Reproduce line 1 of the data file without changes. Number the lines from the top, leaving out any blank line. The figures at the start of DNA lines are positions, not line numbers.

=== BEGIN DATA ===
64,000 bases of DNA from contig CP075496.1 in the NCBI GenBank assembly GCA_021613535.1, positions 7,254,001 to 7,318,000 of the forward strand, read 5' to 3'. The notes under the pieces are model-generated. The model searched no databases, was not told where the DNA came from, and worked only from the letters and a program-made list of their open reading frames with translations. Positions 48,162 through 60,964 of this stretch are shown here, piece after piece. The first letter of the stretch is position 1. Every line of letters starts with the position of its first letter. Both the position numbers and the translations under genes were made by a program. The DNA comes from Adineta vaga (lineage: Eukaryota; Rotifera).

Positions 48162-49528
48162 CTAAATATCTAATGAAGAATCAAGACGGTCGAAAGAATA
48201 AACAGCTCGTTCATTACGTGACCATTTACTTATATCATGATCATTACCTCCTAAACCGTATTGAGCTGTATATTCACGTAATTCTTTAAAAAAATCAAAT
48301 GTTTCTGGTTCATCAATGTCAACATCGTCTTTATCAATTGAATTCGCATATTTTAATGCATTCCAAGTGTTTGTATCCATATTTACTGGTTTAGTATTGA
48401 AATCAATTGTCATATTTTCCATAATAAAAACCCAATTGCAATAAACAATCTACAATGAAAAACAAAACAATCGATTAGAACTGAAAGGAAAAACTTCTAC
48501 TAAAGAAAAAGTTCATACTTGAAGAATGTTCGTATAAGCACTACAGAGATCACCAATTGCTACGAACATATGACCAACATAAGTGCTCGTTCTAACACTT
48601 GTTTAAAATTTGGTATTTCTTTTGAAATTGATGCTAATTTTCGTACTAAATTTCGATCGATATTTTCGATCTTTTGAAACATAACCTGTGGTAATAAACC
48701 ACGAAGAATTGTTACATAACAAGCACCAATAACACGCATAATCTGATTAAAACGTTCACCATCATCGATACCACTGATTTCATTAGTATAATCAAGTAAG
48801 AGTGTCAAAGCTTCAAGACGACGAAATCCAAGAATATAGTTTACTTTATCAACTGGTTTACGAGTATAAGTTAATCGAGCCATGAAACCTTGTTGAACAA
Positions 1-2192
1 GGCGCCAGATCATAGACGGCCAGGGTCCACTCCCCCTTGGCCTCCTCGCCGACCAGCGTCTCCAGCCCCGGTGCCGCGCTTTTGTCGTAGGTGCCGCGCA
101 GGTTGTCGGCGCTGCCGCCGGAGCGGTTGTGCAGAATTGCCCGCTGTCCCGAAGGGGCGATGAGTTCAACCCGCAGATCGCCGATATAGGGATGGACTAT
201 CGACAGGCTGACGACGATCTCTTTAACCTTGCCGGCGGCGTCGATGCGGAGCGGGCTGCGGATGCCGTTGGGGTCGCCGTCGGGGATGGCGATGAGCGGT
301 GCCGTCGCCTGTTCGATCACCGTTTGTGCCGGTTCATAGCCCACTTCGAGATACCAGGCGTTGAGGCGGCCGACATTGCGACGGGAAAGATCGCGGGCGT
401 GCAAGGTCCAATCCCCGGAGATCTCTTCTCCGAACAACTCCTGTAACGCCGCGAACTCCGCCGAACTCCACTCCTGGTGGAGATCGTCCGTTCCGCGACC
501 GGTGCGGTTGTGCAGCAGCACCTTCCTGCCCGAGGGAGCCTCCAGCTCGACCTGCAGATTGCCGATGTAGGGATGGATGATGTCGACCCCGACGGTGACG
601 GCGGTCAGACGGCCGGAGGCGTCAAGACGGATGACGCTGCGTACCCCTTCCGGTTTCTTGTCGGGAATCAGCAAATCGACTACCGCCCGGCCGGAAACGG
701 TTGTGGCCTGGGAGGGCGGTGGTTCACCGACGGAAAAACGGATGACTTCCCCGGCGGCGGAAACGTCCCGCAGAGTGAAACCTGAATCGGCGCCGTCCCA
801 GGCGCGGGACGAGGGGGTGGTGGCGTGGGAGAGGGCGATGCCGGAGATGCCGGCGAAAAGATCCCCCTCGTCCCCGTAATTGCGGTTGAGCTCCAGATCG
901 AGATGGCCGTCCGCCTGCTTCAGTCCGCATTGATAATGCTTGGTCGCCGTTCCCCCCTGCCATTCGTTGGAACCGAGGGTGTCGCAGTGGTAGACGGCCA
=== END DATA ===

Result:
64,000 bases of DNA from contig CP075496.1 in the NCBI GenBank assembly GCA_021613535.1, positions 7,254,001 to 7,318,000 of the forward strand, read 5' to 3'. The notes under the pieces are model-generated. The model searched no databases, was not told where the DNA came from, and worked only from the letters and a program-made list of their open reading frames with translations. Positions 48,162 through 60,964 of this stretch are shown here, piece after piece. The first letter of the stretch is position 1. Every line of letters starts with the position of its first letter. Both the position numbers and the translations under genes were made by a program. The DNA comes from Adineta vaga (lineage: Eukaryota; Rotifera).